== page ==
Last week, the European Central Bank (ECB) decided not to extend beyond September 2021 its recommendation that all banks limit dividends, with its supervisors instead assessing the capital and distribution plans of each bank as part of the regular supervisory process.

The move comes on the back of improved macroeconomic projections that confirm the economic rebound and point to reduced uncertainty, which is improving the reliability of banks’ capital trajectories.

As a result, the bank said it is appropriate to reinstate the previous supervisory practice of discussing capital trajectories and dividend or share buy-back plans with each bank in the context of the normal supervisory cycle.

This normal cycle had been suspended in March 2020 as the COVID-19 pandemic gripped Europe, leading to wide-ranging restrictions in a number of areas.

That month, the ECB asked banks not to pay dividends with the aim of boosting their capacity to absorb losses and to support lending to households, small businesses and corporate bodies during the pandemic.

A similar recommendation was repeated in July, while in December the ECB recommended that banks limit their dividend payments. The same applied to share buy-backs.

The ECB stressed that the decision not to extend the dividend recommendations should not lead banks to underestimate the risks still present, saying that banks should remain prudent and carefully consider the sustainability of their business model.

“They should also not underestimate the risk that additional losses may later have an impact on their capital trajectory as support measures expire,” it said.

Describing the perspective to be adopted by its supervisors in their discussions with banks, the ECB said that when assessing a bank’s capital trajectory and its distribution plans, supervisors will take a forward-looking view duly informed by the results of the 2021 stress test.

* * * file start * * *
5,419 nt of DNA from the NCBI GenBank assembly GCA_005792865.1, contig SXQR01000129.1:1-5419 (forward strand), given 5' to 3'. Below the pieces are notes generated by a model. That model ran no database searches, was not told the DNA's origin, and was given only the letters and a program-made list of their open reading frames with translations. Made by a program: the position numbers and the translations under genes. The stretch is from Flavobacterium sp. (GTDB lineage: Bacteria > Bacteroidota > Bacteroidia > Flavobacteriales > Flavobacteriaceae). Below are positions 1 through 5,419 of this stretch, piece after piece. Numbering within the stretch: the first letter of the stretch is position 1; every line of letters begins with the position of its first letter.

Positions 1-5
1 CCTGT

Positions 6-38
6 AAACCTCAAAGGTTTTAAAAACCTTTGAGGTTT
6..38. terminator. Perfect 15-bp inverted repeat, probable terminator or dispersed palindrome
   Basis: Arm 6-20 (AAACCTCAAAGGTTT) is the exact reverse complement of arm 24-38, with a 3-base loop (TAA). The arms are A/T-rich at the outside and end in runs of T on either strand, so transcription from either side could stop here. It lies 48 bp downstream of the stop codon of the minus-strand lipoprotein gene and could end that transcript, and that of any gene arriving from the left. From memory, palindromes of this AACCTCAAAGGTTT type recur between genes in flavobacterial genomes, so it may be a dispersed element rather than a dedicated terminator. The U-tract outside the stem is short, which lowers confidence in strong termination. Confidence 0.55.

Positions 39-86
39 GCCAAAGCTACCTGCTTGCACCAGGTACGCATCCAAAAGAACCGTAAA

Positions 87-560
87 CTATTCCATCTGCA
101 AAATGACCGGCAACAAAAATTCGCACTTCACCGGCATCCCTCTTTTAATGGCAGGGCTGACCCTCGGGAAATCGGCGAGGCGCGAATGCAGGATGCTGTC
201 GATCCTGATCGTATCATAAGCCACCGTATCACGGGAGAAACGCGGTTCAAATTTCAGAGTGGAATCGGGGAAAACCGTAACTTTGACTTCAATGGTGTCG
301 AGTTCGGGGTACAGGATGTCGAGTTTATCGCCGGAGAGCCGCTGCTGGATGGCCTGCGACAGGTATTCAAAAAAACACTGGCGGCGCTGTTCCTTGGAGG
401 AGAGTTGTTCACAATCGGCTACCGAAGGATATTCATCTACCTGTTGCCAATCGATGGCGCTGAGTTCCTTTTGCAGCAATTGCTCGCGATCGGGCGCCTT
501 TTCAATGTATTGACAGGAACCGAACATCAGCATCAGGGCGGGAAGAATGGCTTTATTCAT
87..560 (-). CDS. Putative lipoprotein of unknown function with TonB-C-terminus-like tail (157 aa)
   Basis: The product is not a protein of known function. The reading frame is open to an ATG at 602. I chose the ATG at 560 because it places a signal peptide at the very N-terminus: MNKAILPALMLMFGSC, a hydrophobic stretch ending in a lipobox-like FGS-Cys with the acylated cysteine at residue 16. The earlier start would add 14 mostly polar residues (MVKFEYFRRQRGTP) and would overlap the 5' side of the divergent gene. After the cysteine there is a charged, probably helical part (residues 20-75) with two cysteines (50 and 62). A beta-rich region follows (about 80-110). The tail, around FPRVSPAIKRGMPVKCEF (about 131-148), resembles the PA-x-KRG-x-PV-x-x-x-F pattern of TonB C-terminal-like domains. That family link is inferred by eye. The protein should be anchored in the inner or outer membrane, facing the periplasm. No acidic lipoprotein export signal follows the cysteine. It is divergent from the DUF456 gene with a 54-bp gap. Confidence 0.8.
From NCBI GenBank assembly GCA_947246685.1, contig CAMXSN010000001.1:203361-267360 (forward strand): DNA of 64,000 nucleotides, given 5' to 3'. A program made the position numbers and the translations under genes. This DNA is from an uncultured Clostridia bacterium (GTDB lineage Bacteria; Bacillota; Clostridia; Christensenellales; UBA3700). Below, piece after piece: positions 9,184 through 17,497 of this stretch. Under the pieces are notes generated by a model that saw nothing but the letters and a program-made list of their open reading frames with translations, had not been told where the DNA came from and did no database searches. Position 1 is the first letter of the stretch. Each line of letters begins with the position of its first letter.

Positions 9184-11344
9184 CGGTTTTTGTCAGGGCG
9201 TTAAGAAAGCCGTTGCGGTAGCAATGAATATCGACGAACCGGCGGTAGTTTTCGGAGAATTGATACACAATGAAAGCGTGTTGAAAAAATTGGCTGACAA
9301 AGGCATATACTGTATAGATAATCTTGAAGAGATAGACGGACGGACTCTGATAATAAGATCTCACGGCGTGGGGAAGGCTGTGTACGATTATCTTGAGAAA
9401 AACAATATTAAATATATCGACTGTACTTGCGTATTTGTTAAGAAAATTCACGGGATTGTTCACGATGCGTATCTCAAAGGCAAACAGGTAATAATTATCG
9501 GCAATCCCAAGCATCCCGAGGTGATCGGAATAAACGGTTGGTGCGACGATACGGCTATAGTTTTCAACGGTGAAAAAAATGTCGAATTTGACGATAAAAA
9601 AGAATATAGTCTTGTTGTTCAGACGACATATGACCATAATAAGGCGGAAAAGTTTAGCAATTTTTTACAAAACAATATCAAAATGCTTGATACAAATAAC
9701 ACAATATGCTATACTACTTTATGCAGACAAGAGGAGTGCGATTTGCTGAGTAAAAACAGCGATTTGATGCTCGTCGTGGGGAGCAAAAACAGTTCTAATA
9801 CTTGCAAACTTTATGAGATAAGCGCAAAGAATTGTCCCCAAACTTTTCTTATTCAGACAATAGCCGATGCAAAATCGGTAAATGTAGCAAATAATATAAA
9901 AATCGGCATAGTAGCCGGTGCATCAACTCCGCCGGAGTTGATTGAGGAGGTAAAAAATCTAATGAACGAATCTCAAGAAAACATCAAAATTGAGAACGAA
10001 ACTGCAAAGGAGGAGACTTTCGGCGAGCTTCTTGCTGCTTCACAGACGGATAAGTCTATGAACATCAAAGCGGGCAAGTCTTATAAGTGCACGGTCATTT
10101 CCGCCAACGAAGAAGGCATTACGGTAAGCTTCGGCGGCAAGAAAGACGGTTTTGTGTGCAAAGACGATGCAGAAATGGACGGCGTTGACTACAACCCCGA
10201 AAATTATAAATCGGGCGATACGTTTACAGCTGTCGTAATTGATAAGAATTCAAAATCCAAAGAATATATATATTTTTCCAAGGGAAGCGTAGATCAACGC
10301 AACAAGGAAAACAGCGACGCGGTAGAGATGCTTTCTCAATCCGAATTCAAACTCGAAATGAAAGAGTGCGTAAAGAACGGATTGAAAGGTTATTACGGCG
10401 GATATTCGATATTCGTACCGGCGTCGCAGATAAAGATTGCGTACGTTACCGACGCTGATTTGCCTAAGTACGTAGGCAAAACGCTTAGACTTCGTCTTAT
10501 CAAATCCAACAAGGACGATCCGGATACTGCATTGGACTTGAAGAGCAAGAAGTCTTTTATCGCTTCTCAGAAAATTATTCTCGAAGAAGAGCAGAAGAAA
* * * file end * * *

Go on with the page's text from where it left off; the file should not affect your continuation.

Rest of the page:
Supervisors will also carefully consider the bank’s credit risk practices which may affect the credibility of its capital trajectory.

The ECB said that its supervisors will engage with banks over the summer as part of the regular supervisory dialogue.

The ECB also asked banks to adopt a prudent and forward-looking approach when deciding on remuneration policies, noting that it will continue to assess banks’ remuneration policies and the impact such policies may have on a bank’s ability to maintain a sound capital base.

The national competent authorities are expected to follow the same approach with the banks they directly supervise.

The recommendation on dividends remains applicable until 30th September 2021, meaning the next decisions to pay dividends should take place in the fourth quarter of 2021.

More details are available in the related FAQs.



Malta has EU’s second-lowest spending on pensions

June 12, 2024
by Robert Fenech

EU pensions amount to 12.9% of GDP in 2021

The business side of Maltese theatre: What’s it like to finance show-business on the island?

June 9, 2024
by Andre Delicata speaks to three theatre-impresarios

ECB cuts interest rates for the first time in close to 5 years

June 6, 2024
by Helena Grech

The inflation outlook across the EU has improved markedly, resulting in the shift in direction